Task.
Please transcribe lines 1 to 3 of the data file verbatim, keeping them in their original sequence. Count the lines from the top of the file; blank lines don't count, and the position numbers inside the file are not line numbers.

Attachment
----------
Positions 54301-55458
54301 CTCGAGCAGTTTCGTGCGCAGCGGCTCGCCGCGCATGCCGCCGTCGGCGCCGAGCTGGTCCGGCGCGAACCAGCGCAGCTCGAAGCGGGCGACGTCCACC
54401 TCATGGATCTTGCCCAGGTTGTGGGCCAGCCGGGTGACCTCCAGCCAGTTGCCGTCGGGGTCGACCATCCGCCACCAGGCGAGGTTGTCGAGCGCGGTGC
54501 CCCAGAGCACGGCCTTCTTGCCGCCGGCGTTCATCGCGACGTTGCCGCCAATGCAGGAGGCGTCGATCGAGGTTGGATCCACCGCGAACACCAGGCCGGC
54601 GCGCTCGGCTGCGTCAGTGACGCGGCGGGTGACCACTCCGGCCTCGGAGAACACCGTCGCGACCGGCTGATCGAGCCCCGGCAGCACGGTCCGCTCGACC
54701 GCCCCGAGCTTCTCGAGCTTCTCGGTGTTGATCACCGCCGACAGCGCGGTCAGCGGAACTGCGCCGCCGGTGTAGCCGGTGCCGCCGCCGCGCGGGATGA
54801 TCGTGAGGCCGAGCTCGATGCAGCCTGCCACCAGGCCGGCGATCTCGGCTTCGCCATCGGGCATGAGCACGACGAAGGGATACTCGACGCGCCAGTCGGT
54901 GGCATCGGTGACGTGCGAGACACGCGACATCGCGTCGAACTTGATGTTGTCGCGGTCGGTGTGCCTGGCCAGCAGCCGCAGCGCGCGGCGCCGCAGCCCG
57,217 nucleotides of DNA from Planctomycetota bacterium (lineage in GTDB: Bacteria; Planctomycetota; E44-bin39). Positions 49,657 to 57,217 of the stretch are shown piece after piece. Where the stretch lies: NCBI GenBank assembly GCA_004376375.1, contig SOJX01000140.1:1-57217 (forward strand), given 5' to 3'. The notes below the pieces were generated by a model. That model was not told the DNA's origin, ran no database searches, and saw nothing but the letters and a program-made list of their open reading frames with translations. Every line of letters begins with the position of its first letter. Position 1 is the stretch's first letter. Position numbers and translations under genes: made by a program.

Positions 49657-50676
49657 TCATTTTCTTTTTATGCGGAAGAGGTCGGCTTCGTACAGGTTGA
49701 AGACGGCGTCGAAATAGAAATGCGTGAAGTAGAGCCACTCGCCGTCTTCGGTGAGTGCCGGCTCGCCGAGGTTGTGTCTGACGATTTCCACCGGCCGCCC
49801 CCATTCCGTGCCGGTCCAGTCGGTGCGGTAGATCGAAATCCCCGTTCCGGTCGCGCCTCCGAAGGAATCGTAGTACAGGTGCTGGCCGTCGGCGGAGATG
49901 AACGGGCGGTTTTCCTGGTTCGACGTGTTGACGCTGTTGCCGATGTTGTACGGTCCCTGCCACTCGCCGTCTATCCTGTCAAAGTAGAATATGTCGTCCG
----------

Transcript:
Positions 54301-55458
54301 CTCGAGCAGTTTCGTGCGCAGCGGCTCGCCGCGCATGCCGCCGTCGGCGCCGAGCTGGTCCGGCGCGAACCAGCGCAGCTCGAAGCGGGCGACGTCCACC
54401 TCATGGATCTTGCCCAGGTTGTGGGCCAGCCGGGTGACCTCCAGCCAGTTGCCGTCGGGGTCGACCATCCGCCACCAGGCGAGGTTGTCGAGCGCGGTGC